Citizens for Responsibility and Ethics in Washington (CREW)
Contact: Garrett Russo //
13 Oct 2010 //
Washington, D.C. - Corrupt lawmakers from both sides of the aisle are polluting the United States Capitol. These members highlight the need for increased oversight by the Office of Congressional Ethics (OCE), including expanding its reach to the Senate. Today, Citizens for Responsibility and Ethics in Washington (CREW) released The Most Corrupt Members of Congress: Unfinished Business, highlighting the urgent need for active ethics enforcement in Congress. In fact, ethical lapses are the only true bipartisan activity in Washington today, and further highlight the need for increased enforcement in the 112th Congress. Many of these same characters will likely remain on the public payroll.
“Since CREW released our first Most Corrupt report in 2005, more than half of the unethical members of Congress we’ve highlighted have left office,” said Melanie Sloan, CREW’s Executive Director. “That’s a pretty good batting average, but not good enough. 26 shady politicians remain, most of whom haven’t even been investigated by the congressional ethics committees. Congress must give the OCE the tools it needs to ensure that every corrupt politician is held accountable for his or her actions. In addition, the Senate would benefit from the creation of a similar office with jurisdiction to inquire into senatorial misdeeds.”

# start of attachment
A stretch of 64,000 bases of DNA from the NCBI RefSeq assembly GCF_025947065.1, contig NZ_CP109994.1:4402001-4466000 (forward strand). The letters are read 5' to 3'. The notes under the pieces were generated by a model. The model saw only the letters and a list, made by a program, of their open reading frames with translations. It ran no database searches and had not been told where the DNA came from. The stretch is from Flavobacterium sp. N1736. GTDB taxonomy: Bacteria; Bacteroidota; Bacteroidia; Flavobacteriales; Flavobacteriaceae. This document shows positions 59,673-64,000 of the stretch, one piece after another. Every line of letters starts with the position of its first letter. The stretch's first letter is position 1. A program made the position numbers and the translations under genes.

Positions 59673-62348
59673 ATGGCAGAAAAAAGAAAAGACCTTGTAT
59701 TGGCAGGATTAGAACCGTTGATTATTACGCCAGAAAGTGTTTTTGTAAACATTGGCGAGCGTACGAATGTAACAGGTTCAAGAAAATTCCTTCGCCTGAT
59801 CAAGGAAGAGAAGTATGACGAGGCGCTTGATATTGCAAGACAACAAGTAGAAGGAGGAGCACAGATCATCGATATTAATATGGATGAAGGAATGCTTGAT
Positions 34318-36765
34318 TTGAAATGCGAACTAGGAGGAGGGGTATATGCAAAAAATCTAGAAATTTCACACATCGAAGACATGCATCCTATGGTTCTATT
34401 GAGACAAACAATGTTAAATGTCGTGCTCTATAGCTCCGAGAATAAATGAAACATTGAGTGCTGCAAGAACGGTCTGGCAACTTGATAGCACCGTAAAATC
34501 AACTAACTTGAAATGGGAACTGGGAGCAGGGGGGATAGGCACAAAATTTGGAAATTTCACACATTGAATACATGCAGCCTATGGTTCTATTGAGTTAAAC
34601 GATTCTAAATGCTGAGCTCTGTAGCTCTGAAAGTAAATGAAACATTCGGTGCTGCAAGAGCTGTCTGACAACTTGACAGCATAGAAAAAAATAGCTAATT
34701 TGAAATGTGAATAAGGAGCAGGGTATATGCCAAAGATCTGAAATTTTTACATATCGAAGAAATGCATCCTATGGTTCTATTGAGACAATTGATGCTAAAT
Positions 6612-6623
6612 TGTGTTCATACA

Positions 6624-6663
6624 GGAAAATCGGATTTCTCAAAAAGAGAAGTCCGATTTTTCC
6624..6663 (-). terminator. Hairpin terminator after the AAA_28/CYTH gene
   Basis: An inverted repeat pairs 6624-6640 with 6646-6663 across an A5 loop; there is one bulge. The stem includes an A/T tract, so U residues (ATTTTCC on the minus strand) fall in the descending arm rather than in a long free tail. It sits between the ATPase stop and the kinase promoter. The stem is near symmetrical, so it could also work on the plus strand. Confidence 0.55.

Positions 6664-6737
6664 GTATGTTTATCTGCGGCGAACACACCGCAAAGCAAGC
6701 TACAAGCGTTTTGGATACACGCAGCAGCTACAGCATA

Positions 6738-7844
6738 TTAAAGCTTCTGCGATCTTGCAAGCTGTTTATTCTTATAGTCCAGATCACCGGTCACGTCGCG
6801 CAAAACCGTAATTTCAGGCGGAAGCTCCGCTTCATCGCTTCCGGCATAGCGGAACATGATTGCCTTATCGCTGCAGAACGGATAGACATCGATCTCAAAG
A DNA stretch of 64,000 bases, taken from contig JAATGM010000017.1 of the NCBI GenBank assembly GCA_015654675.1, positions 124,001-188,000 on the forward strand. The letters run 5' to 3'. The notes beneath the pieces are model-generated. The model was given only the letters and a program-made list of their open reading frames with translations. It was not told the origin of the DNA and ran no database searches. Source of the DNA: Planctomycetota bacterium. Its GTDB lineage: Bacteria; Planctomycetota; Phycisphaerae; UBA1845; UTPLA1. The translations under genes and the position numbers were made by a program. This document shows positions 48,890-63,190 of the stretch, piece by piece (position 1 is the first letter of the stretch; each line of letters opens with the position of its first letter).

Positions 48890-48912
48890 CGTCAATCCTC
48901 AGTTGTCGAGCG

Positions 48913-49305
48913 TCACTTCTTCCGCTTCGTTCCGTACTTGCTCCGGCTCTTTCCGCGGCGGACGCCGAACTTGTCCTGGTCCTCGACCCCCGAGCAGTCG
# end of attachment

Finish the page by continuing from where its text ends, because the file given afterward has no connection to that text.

Currently the OCE has no subpoena power, a very limited time frame to investigate any allegations, and can only look at misconduct that occurred since March 2008. In spite of being forced to fight with one hand tied behind its back, the OCE has referred 13 cases to the House Ethics Committee for review, though the committee has taken action against only two. Even that limited success has prompted members of both parties to openly talk of stripping away the OCE’s authority — or even dismantling the office altogether — in the 112th Congress. Congresswoman Marcia Fudge (D-OH) has proposed legislation that would eviscerate the OCE, and Minority Leader John Boehner (R-OH) has said he wants to “take a look” at its usefulness.